Polytechnics must stick to mandates – Pres

Some students of the Koforidua Polytechnic that had converged to received President John Mahama

Some students of the Koforidua Polytechnic that had converged to received President John Mahama

PRESIDENT John Mahama has charged the nation’s polytechnics which are being converted into technical universities, to stick to their core mandates after the conversion.

He said a diversion would defeat the objective of turning them into technical universities.

“We are not creating these new universities to imitate the existing public universities,” he stated and reminded the incoming universities to live up to expectation.

President Mahama gave the charge yesterday when he addressed an assembly of students of the Koforidua Polytechnic here in the Eastern Region before inaugurating a modern Engineering Block for the polytechnic.

The Koforidua Polytechnic is among the first batch of six to be converted into technical universities from the next academic year in September.

The visit to the polytechnic was part of the president’s “Accounting to the People Tour” of the Eastern Region

He noted that in general, the technical universities were to equip students with skills and knowledge for the world of work.

“Students must be trained to acquire high level employable and competence-based skills for employment.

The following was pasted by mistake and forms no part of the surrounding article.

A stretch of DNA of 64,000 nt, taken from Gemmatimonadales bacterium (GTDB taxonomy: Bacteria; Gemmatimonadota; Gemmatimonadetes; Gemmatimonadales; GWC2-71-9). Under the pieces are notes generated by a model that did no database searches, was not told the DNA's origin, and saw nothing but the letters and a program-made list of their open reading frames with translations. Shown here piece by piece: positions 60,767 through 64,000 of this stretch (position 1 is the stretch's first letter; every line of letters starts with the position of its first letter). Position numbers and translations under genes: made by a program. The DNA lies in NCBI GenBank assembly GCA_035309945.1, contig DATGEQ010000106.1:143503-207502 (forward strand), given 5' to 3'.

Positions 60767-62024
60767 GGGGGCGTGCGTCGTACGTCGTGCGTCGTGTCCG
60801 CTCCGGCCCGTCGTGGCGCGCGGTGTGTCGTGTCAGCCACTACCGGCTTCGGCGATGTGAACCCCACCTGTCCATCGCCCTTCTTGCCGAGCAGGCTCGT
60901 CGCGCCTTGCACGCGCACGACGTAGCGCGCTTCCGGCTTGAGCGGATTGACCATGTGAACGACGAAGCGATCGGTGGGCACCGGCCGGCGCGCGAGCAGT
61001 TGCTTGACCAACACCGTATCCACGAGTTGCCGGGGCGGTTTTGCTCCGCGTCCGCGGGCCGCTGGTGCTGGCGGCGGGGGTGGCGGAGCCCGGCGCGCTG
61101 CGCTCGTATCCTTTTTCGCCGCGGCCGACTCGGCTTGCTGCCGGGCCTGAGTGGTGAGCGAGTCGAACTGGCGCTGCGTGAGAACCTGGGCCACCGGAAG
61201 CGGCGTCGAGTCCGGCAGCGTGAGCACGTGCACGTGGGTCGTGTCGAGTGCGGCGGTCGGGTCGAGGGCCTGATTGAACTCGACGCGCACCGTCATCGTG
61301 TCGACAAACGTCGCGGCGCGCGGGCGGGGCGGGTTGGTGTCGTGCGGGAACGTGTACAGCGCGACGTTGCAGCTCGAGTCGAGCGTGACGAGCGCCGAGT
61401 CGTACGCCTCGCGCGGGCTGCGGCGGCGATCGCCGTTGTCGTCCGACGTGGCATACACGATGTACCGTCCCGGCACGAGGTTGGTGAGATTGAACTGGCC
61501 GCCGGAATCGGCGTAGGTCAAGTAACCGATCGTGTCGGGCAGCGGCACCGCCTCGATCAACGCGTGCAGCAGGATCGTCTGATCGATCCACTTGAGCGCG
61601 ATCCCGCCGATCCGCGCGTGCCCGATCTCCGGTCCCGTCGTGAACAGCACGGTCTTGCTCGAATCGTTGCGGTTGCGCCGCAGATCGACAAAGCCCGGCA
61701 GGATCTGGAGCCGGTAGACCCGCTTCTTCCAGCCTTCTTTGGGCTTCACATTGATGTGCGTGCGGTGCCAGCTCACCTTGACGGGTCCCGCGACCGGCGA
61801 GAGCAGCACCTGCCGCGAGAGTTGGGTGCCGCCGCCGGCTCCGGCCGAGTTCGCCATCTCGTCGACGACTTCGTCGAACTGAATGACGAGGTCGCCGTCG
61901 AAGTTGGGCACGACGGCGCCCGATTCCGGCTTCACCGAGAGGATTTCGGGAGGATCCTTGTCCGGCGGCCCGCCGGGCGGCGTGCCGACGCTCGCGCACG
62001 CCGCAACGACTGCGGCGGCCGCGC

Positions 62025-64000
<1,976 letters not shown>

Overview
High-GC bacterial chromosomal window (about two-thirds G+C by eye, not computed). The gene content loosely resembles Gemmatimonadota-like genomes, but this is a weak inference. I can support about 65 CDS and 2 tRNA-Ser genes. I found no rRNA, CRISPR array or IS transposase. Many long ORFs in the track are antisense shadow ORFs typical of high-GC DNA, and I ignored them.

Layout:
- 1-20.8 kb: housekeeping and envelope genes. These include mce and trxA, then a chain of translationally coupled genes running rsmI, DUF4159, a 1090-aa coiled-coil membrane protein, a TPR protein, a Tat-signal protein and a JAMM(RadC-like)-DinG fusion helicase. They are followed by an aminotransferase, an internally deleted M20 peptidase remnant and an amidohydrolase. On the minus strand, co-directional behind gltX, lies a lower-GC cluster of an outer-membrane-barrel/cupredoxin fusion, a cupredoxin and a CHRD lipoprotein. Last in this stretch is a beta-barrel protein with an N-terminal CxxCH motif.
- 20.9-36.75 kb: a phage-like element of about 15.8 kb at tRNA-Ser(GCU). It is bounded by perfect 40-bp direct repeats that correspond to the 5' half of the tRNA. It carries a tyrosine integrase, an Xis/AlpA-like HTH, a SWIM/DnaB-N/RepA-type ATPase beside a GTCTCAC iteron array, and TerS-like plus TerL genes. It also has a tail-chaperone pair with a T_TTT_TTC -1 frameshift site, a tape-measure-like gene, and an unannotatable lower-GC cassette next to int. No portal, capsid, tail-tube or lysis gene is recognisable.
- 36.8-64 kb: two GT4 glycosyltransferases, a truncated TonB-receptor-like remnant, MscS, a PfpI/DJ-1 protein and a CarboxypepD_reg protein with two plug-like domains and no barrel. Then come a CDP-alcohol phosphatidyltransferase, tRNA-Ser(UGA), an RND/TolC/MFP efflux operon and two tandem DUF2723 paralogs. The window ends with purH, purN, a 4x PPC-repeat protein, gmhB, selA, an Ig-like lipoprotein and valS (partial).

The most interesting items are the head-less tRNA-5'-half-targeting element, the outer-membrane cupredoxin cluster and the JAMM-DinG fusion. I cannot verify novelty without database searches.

“We are focusing on vocational and technical skills training as the basis for our economic progression,” he stated and urged the institutions to have strong links with business and industry, and support the productive sectors of the economy with technical expertise, research and development.

“We must focus on practical research activities including market-driven joint research projects,” he stressed, adding that “in the coming year, we expect our polytechnics, as technical universities, to provide evidence of training and partnership agreements with collaborative industry partners.”

The President gave the assurance that the government would continue to provide the needed support in equipping the technical universities with the appropriate workshops, laboratories and other infrastructure to make them more productive.

For instance, at the Koforidua Polytechnic, he said an GH¢8 million laboratory equipment was about to be installed to revamp the Mechanical Engineering laboratory to advance its skills training.

He commended the management of the polytechnic for the commitment to the development of the school, and lauded the various innovative projects being undertaken by the polytechnic.

President Mahama also urged the authorities to effectively utilise the facilities, as well as the new Engineering complex so as to reciprocate the efforts by the government.

The new faculty of engineering complex has, among other facilities, an engineering laboratory, five modern laboratories for automotive, mechanical, civil and electrical engineering, as well as administrative offices.

Professor Smile Afua Gavua Dzisa, Rector of the Koforidua Polytechnic, thanked the government for the immense support in the provision of infrastructure, saying “with these enhanced facilities, we intend to increase our fresh admissions by 30 per cent for the next academic year”.

She also assured that the institution was ready to make the most out of its university status by reviewing its curricula to focus more on the sciences, technical and vocational education to effectively equip its products so that they do not become unemployed graduates.

From Edmund Mingle, Koforidua


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